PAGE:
“Being an RA is a tough job because you have to balance relationships with confrontations and that’s not always easy,” remarks Bobby Ludwig. “RAs must help individual students, connect residents, keep things in line, enforce the rules, and handle maintenance issues. We handle bits of everything. Most importantly though, RAs must see their position as a ministerial position.”

According to Kathy Southall, director of residence life, 91% of a student’s time is spent outside of the classroom which means the RA must work hard to interact with the people in his or her building.

“Outside of the classroom is where students spend the bulk of their career and Resident Life is here to make it enjoyable,” says Davie Moore, a senior communication arts major who has served as an RA for the past two years. “It has been really great to build relationships with the guys in my building and plan activities to promote a sense of community.”

"My position as an RD is to educate and equip the RAs to take their gifts and abilities and use them in their position. I always tell my RAs not to bring up an activity unless they are prepared to make it happen,” says Schock. All three RDs agree that it is vital to select a variety of unique personalities for the RA positions. In fact, it is essential in order for the RAs to reach out to different groups on Union’s campus.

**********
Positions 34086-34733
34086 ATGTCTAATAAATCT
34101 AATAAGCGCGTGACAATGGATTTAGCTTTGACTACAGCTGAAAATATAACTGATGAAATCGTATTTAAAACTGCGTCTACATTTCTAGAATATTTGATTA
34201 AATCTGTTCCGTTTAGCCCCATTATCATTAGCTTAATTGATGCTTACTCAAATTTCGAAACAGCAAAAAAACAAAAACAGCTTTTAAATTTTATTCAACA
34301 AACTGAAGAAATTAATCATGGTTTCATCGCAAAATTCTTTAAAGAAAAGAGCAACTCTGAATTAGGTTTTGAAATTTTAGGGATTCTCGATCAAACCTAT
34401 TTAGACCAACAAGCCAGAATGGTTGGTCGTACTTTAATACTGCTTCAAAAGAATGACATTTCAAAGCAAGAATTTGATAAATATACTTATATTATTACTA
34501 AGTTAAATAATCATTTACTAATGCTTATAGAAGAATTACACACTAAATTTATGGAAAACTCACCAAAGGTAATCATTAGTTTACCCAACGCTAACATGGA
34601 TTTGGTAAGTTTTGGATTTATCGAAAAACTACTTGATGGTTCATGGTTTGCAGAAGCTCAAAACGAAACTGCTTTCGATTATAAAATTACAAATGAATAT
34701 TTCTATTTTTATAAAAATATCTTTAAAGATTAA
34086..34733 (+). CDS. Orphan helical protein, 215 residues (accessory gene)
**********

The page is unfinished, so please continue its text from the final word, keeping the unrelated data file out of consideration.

Having such a diverse staff means being able to see how each person develops differently, yet the same. The three resident directors all agree how amazing it is to watch the level of confidence grow in the individuals chosen as RAs as they fulfill their duties.

“Being an RA at Union is the most wonderful opportunity I’ve had as a student to grow in many areas,” says Lauren Robbins, an RA for Hurt Complex. “For example, my relationships with the girls on my street, spiritually, and with the other female RAs has increased. Being an RA has been a chance for me to impact others lives.”

The job of an RA involves much more than most people would like to think, but is one that is extremely rewarding for those who are appointed to the position.

“Most RAs don’t realize the impact they have on residents in their buildings, but then it comes like a revelation once they realize all their time spent as an RA was fruitful,” says Ludwig.

He recalls an incident at the Watters Complex in which a male student at Union had a tobacco problem. After speaking and praying with his RA, the two were able to set up an accountability system and the student was able to kick his tobacco habit.

“Seventy-percent of what I learned in college was what I experienced as an RA,” says Christy Thomas, RA for the Hurt Complex and a graduating senior. “The biggest thing you have to realize is that being an RA isn’t a position of authority – it’s all about the ministry.”

By Jennifer Eastman,
Class of 2005


Media contact: Sara B. Horn, news@uu.edu, 731-661-5215